Origin of Banded Iron Formations
This paper provides a critical review of advances made in understanding of sedimentary environments, geochemical processes, and biological systems that contributed to the deposition and diagenetic evolution of the exceptionally well-preserved and large iron formations of the late Neoarchean to very early Paleoproterozoic Ghaap-Chuniespoort Group of the Transvaal Supergroup on the Kaapvaal craton (South Africa) and the time equivalent Hamersley Group on the Pilbara craton (Western Australia). These iron formations are commonly assumed to have formed coevally but in separate basins, and they are often used as proxies for global ocean chemistry and paleoenvironmental conditions at ~2.5 Ga. However, lithostratigraphic and paleogeographic reconstructions show that the iron formations formed in a single large partly enclosed oceanic basin along the margins of the ancient continent of Vaalbara. Furthermore, although large relative to other preserved iron formations, the combined Transvaal-Hamersley basin is miniscule compared to marginal basins of the modern ocean system so that the succession probably documents secular changes in depositional environments of that basin rather than of the global ocean at the time.
The iron formations comprise a large variety of textural and mineralogical rock types that display complex lateral and vertical facies variations on basinal scale. Based on detailed analyses of these variations it is concluded that the iron formations were deposited in environments that ranged from very deep-water basinal settings far below storm-wave base and the photic zone to very shallow-platform settings above normal wave base. Precipitation of both iron and silica took place from hydrothermal plumes in a dynamically circulating ocean system that was not permanently stratified. Ferric oxyhydroxide was the primary iron precipitate in virtually all of the iron formation facies. This primary precipitate is now represented by early diagenetic hematite in some of the iron formations. However, in both deep- and shallow-water iron formations most of the original ferric oxyhydroxides have been transformed by dissimilatory iron reduction to early diagenetic siderite and/or magnetite in the presence of organic carbon. Precipitation of ferric oxyhydroxides in very deep water below the photic zone required a downward flux of photosynthetically-derived free oxygen from the shallow photic zone. In these deep-water environments, under microaerobic conditions, chemolithoautotrophic iron-oxidizing bacteria may have played an important role in precipitation of ferric oxyhydroxides and acted as a source of primary organic matter. With basin fill even shallow-shelf embayments were invaded by circulating hydrothermal plume water from which ferric oxyhydroxides could be precipitated in oxygenated environments with high primary organic carbon productivity and thus iron reduction to form hematite-poor siderite- and magnetite-rich clastic-textured iron formations.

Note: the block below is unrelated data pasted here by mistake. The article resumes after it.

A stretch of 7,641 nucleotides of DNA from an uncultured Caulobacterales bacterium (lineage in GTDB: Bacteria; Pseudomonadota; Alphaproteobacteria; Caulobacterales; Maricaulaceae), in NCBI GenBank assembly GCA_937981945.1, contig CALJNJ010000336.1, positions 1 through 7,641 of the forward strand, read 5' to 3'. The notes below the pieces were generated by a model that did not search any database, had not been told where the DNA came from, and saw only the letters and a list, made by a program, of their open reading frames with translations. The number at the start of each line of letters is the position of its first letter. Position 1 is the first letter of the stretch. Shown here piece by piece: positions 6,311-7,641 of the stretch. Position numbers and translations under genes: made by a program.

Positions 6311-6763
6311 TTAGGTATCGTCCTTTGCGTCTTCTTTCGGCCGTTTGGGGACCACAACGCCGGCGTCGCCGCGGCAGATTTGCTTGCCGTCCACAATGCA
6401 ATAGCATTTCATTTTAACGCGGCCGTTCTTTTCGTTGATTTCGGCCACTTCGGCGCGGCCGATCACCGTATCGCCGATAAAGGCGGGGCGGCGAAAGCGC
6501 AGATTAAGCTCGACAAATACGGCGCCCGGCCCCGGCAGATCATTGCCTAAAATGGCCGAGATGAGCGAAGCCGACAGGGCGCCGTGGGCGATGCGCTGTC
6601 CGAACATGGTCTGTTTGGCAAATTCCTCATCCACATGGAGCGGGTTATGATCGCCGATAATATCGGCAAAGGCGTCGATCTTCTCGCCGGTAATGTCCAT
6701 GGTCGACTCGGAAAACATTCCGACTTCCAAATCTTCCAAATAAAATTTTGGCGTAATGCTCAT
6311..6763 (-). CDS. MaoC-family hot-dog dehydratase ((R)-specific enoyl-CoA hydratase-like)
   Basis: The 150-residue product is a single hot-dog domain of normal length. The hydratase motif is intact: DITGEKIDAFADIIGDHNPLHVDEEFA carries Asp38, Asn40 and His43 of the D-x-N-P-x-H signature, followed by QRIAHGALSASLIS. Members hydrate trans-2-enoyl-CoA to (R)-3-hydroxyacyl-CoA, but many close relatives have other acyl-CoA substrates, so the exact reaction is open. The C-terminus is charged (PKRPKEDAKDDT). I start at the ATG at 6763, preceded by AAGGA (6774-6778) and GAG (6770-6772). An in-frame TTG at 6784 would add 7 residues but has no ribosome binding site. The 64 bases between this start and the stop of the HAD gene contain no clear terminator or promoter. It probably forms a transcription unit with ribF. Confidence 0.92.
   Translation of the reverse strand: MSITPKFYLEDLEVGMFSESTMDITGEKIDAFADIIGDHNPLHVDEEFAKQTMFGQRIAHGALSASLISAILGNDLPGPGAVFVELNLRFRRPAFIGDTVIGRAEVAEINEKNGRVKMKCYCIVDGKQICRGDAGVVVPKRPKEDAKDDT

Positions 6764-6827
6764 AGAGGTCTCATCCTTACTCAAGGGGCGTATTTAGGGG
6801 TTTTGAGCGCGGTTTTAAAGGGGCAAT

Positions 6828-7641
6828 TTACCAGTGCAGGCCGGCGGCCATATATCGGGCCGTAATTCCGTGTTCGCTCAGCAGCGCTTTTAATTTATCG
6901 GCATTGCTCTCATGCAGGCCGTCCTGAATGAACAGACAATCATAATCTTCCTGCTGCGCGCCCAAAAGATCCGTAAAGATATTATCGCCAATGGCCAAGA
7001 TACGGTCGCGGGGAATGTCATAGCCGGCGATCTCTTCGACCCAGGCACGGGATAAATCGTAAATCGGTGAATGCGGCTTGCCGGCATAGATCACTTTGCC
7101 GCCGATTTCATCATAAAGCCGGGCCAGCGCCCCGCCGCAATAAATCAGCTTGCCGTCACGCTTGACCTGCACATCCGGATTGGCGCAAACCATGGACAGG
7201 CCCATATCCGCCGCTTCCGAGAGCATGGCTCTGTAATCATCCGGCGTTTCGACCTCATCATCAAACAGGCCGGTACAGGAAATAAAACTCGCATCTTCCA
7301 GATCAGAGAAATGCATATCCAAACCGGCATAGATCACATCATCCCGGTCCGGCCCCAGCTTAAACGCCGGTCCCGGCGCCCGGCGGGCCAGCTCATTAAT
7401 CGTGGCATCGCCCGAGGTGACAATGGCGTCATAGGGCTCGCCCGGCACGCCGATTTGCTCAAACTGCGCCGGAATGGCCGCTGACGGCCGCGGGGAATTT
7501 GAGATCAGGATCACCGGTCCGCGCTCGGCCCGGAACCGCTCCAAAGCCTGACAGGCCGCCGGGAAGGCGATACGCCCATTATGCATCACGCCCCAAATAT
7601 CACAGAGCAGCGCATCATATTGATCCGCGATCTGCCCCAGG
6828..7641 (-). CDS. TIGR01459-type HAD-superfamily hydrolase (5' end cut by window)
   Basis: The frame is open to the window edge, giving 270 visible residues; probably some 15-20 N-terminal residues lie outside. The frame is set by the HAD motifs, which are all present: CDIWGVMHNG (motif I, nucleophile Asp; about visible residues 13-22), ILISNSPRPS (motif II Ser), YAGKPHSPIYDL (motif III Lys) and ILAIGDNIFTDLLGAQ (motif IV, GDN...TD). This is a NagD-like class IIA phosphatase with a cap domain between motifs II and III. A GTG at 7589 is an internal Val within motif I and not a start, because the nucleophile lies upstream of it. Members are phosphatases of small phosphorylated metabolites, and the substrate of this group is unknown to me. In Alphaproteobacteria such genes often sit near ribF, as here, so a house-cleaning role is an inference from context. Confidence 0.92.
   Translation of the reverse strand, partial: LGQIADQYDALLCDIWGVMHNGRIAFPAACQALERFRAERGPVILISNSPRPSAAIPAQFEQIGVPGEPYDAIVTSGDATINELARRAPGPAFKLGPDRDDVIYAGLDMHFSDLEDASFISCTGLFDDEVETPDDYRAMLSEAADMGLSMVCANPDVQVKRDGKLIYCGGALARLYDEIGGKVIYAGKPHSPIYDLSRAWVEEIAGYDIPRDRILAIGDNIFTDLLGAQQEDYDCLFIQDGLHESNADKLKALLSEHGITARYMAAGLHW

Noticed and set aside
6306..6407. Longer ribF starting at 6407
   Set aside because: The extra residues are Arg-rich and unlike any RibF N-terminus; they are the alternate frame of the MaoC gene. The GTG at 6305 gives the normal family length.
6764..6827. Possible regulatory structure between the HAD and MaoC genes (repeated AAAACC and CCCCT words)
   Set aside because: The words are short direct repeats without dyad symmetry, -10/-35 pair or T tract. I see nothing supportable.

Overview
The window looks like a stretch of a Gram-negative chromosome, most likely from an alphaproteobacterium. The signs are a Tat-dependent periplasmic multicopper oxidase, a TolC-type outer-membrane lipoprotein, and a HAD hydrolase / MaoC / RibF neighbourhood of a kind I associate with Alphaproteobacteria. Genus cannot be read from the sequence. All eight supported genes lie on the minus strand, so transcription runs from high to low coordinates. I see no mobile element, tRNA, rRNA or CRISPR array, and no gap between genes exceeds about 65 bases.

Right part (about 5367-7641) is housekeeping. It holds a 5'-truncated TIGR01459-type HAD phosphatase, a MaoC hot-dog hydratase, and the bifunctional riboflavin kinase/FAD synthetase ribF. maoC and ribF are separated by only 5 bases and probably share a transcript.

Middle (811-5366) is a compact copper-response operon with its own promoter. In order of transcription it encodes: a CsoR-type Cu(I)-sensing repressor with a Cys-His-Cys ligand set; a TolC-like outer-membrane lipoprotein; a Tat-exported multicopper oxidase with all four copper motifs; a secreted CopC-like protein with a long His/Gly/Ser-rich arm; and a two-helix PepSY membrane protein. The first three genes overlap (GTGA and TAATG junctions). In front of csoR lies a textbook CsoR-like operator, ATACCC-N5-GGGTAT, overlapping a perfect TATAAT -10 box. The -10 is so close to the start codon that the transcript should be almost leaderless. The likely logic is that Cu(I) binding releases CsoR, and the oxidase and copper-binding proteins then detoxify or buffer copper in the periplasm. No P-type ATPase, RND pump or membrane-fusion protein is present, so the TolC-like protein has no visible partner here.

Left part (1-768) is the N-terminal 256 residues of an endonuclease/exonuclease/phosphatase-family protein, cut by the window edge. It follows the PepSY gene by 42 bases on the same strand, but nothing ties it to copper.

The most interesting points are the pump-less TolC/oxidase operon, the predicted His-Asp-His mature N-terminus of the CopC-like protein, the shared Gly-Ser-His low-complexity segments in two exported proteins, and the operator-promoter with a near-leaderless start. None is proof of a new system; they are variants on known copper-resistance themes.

Depositional models derived from the study of the iron formations along the Neoarchean-Proterozoic boundary can be applied to iron formations of all ages in both the Archean and later Paleoproterozoic. The facies architecture of the iron formations determines to a large degree the textural attributes, composition, and stratigraphic setting of high-grade iron ores hosted by them. Detailed facies information thus would assist in improving genetic models for high-grade iron ore deposits. Future research should be guided in this direction, especially in some of the very large iron ore districts of Brazil and India where very little is known about the composition and facies variations of the primary iron formation hosts and possible controls on localization of high-grade ores.